This paper presents a numerical study comparing the performance of air bearing slider form-factors. The air bearing slider and air bearing surface (ABS) design has gone through drastic changes in recent years in order to achieve the performance required by lower flying heights. In the past, improvements have been seen by scaling down the form-factors of air bearing sliders. The pico form-factor has been successfully used for several generations of products and the question arises—should the form-factor be scaled down further? The dynamic characteristics and flying-height modulation (FHM) performance of two different ABS designs in the pico and femto form-factors were numerically investigated. It was found that for the smaller form-factor designs, greater damping of the air bearing film and slider body system was achieved but with an undesirable decrease in modal frequencies. However, depending on the ABS design, beneficial dynamic properties can be achieved by scaling down the form-factor from pico to femto. Maximizing the total air bearing force (the sum of negative and positive) with a design featuring a large number of transverse pressure gradients can obtain high stiffness and damping. Geometric FHM was also investigated using both sinusoidal disk waviness and an actual measured disk topography. It was found that the FHM depends not only on the form-factor, but also on the ABS design. For long disk waviness wavelengths (longer than the slider body length, L), the FHM is proportional to where β was found to be between 2.6 and 4; hence, FHM is dependent on form-factor. For short disk waviness wavelengths, the FHM is a function of the ABS design and flying attitude and not form-factor. A disk waviness wavelength of 3 mm demarks the transition above which the FHM is a function of form-factor and below which the FHM is a function of the ABS design and the superposition of these two effects compose the geometric FHM. Simulations with an actual measured disk topography showed that the femto form-factor exhibited 22–32 percent less FHM than the pico form-factor for a similar design. However, by changing the ABS design, 35–40 percent less FHM was achieved within the same form-factor. By scaling down a pico slider to a femto slider, we do not necessarily achieve enhanced overall performance. Significant performance improvements in the pico form-factor can be attained if the ABS is properly designed. However, in designing a dynamically stable and low FHM air bearing slider a femto slider ultimately yields better performance when care is taken in designing the ABS.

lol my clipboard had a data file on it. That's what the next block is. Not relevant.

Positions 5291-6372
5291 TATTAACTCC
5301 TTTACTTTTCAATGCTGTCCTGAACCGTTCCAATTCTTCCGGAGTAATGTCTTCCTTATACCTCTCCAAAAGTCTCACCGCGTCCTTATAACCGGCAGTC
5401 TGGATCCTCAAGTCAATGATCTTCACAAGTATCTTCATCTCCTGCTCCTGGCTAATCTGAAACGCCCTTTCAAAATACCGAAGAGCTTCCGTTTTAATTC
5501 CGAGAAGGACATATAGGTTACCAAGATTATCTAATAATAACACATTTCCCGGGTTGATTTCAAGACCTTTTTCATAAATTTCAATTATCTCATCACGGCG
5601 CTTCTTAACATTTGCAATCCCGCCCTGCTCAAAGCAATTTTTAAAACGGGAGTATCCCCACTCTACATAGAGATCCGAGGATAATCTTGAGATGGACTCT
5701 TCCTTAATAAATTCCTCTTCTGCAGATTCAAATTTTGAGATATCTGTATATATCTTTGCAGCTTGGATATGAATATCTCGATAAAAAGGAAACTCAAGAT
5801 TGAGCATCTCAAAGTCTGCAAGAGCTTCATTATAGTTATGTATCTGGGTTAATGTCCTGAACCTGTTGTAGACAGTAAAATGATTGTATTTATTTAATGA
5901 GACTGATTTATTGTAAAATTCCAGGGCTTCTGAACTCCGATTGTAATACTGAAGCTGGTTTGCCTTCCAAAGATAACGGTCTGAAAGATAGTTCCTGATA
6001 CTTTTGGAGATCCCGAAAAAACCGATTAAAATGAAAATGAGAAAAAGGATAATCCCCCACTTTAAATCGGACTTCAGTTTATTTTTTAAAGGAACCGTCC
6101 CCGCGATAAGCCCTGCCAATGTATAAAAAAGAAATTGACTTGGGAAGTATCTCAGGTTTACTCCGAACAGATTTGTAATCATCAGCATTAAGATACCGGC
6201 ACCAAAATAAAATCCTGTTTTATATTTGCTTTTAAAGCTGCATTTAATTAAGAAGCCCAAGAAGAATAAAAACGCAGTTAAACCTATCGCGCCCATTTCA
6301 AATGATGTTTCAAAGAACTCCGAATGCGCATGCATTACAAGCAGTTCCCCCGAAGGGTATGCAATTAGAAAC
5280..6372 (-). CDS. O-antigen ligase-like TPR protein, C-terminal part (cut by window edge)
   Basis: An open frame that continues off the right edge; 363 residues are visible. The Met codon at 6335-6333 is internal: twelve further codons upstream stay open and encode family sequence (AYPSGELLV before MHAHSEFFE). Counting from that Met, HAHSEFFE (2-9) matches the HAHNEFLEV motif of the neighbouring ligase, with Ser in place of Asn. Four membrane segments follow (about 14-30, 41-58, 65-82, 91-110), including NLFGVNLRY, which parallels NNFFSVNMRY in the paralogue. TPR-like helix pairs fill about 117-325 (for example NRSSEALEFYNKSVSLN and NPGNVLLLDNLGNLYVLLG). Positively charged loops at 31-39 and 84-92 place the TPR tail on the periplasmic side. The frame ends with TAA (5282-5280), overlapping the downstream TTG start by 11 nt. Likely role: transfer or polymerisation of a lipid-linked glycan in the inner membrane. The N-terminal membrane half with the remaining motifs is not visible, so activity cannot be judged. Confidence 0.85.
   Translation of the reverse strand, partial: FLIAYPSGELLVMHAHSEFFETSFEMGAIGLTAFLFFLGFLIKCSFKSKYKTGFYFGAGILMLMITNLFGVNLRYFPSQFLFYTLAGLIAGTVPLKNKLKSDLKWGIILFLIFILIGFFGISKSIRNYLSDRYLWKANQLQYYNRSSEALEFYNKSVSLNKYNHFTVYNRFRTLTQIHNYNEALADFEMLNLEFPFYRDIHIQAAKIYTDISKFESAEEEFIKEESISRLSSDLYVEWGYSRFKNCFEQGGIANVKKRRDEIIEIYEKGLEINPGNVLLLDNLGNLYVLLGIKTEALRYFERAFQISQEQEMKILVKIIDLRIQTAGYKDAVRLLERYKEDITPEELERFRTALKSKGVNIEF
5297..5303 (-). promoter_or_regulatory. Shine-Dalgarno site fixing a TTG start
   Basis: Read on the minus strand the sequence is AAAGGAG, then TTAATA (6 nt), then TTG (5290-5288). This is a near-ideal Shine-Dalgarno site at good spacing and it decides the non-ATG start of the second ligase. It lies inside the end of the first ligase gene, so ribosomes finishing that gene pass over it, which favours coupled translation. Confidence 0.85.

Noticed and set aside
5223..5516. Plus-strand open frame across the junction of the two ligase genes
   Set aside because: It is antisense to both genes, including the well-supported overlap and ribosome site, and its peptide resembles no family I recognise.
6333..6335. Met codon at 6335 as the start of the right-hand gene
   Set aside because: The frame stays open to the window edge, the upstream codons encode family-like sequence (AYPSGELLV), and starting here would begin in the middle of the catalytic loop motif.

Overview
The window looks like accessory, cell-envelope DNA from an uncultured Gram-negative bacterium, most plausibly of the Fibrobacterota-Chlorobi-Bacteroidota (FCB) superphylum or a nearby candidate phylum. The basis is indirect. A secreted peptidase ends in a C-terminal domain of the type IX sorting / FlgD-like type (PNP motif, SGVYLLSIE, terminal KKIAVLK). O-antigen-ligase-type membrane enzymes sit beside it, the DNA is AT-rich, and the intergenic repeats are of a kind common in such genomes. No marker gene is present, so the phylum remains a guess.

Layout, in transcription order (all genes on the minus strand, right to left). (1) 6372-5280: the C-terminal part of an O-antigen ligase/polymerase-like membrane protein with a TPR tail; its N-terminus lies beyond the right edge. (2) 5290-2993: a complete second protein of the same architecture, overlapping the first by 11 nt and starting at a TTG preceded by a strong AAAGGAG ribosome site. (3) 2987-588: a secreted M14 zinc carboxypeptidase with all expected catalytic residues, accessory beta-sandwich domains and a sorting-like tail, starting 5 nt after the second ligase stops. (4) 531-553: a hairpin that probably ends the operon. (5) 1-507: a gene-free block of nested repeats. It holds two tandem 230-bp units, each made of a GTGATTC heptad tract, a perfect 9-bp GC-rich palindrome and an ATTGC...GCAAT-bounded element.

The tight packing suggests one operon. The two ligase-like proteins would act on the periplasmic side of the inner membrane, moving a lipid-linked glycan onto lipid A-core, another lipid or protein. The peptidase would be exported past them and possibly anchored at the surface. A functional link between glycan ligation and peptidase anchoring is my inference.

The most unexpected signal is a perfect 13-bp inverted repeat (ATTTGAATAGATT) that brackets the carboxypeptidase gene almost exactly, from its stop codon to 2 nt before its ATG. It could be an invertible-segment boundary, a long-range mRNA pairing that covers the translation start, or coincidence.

A Numerical Study of Air-Bearing Slider Form-Factors
Contributed by the Tribology Division for publication in the ASME JOURNAL OF TRIBOLOGY. Manuscript received by the Tribology Division October 16, 2002; revised manuscript received July 11, 2003. Associate Editor: C.-P. R. Ku.
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Thornton , B. H., and Bogy, D. B. (June 28, 2004). "A Numerical Study of Air-Bearing Slider Form-Factors ." ASME. J. Tribol. July 2004; 126(3): 553–558. https://doi.org/10.1115/1.1691435
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